The pair also gets a lot of business from people who may have had the energy to bring everything on their way to the beach, but not coming back.

“We get a lot of people who are coming up to use the bathroom,” Barca says. “And they’re like, ‘Hey, can you come find me down there — we didn’t use you on the way down, but we need you on the way back up.’”

Sand Runners also gets referrals from other beach-based services.

“I give out their cards sometimes if I see people struggling out to the beach with their stuff — then they can get help back in at least,” says Christian Pownall, who works for Taylor Beach Service renting beach chairs and umbrellas. “I’m surprised nobody else had thought about it… but I’m glad someone did.”

Dressing the Part

Ryan Barca and Spencer LaBarbera pose for a portrait with their hauler.
Ryan Barca (left) and Spencer LaBarber pose for a portrait with their hauler at Treasure Island. Chris Zuppa/The Penny Hoarder

It’s tough to build an empire when you look like the court jesters, so Barca and LaBarbera spend a lot of time deciding how to best brand their business. The pair wears matching blue shirts that sport the company logo, along with identical straw hats, khaki shorts and reflective sunglasses.

It’s all part of presenting themselves as professionals, Barca says.

“If you see a guy in a swimsuit and he comes up in a wagon and says, ‘Hey, can I pull your stuff?’ you’re not going to trust him,” Barca says. “Personality is also a big part of it.”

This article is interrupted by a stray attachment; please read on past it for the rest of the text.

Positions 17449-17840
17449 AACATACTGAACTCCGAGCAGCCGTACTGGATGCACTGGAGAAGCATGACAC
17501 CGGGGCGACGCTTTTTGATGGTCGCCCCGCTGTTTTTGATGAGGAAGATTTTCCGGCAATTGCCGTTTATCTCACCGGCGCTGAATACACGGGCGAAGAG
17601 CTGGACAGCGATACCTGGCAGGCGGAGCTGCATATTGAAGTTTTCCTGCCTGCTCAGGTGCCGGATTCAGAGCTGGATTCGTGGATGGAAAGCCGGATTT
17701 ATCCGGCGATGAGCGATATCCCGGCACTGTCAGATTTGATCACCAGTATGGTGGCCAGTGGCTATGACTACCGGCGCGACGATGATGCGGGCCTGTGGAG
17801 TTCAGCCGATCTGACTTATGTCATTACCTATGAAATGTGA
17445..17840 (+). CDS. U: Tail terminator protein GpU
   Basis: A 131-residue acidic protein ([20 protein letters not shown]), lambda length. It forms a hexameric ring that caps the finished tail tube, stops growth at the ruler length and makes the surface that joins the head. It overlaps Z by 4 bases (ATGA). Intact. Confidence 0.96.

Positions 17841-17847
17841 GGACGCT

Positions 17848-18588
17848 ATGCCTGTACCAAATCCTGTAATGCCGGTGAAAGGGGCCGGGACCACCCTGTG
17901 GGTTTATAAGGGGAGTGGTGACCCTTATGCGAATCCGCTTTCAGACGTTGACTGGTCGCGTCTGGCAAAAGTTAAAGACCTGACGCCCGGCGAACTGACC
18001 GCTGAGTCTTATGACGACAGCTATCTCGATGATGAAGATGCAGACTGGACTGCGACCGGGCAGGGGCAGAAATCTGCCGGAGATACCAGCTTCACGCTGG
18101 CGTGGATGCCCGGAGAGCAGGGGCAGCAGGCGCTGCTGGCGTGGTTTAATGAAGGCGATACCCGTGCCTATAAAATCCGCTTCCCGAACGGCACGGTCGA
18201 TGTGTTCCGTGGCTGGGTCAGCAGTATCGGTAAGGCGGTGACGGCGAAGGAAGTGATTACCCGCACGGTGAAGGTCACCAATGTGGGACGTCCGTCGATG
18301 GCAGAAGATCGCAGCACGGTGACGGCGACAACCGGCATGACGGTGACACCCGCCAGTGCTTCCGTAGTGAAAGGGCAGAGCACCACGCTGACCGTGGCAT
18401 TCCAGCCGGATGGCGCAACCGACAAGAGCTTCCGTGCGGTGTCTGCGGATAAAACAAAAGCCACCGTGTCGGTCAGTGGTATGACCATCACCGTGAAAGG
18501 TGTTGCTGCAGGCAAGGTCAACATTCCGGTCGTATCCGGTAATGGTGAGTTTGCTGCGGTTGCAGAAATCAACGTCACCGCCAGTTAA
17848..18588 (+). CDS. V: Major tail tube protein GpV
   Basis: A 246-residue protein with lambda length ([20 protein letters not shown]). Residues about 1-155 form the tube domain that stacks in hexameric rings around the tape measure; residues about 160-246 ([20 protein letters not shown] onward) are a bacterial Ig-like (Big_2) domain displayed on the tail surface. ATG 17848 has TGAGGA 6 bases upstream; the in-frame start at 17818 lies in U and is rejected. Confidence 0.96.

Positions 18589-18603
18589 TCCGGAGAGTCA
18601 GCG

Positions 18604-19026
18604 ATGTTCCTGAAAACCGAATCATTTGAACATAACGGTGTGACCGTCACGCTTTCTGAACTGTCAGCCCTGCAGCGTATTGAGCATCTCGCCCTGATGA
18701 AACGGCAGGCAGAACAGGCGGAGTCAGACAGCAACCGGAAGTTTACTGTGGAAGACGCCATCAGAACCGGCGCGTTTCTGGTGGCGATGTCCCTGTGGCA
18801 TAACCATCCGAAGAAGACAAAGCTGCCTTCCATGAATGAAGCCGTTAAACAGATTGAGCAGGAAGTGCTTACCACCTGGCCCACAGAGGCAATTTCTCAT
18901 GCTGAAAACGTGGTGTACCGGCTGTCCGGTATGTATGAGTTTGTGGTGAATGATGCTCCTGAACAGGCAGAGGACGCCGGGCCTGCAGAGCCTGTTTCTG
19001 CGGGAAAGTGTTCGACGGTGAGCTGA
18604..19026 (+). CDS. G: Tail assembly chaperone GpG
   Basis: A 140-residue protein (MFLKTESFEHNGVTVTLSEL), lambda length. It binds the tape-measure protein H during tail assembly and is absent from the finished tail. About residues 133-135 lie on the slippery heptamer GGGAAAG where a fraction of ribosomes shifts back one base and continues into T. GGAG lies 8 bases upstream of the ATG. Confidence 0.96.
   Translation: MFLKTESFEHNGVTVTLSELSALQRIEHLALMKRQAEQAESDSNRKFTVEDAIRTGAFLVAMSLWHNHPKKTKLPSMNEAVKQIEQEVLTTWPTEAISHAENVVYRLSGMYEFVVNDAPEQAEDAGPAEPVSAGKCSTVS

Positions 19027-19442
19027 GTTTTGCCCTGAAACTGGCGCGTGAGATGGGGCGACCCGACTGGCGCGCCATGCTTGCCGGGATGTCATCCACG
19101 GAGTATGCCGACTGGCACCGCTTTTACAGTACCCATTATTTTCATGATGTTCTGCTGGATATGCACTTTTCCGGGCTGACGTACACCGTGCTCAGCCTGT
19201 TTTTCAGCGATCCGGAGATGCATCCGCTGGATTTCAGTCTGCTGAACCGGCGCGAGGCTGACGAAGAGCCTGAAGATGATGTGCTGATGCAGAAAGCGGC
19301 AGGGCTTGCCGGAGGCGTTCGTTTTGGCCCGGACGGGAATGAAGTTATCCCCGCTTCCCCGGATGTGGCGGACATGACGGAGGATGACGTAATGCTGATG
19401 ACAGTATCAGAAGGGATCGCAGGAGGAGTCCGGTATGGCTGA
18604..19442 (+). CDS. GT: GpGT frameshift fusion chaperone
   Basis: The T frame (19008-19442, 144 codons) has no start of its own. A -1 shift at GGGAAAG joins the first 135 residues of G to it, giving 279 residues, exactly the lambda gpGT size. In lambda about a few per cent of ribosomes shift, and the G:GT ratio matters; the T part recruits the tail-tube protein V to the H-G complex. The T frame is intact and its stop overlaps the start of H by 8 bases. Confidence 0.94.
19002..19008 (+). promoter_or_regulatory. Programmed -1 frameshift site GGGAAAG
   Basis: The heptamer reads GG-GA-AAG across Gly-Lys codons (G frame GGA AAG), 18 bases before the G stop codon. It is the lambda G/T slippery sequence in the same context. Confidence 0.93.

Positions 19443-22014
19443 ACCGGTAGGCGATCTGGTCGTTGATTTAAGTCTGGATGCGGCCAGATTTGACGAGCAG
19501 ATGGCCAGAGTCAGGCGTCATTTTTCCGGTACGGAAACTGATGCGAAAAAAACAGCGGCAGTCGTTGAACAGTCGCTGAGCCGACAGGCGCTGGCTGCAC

One of their first clients, Melissa Stewart of Winter Haven, Florida, agrees. But it was more than nice clothes that convinced her she could trust them with her family’s beach day.

“It was their personality and the way they carried themselves,” says Stewart, who comes to the beach with her husband and 1-year-old daughter. “They’re very respectful — ‘Yes ma’am, no ma’am’… And that goes a long way.”

The duo’s efficiency and timeliness make it well worth the money, according to Stewart, who’s a regular client.

“When we go to the beach, I want to be comfortable because we’ll go just for the day,” she says noting that she tips the guys more than 20% any time she uses the service. “They’re well worth the money, if not more.”

Stewart says that Sand Runners is part of the reason her family now only goes to Treasure Island for beach outings, so she hopes the business expands.

I won’t go to the beach without them,” Stewart says. “It’s something I could see catching on at every beach.”

Barca and LaBarbera agree they’d like to franchise in the future, but they consider maintaining the consistency of the Sand Runners brand an essential element of their success.

“You have to really dedicate the time — you can’t expect immediate results,” Barca says. “We want to be the ones controlling the destiny of Sand Runners and not leaving it really up to anyone, until we know for certain that we can trust people to do what we do and do it the way we want it done.”

Tiffany Wendeln Connors is a staff writer at The Penny Hoarder. She had to spend two days at the beach to get this story. It’s a tough life.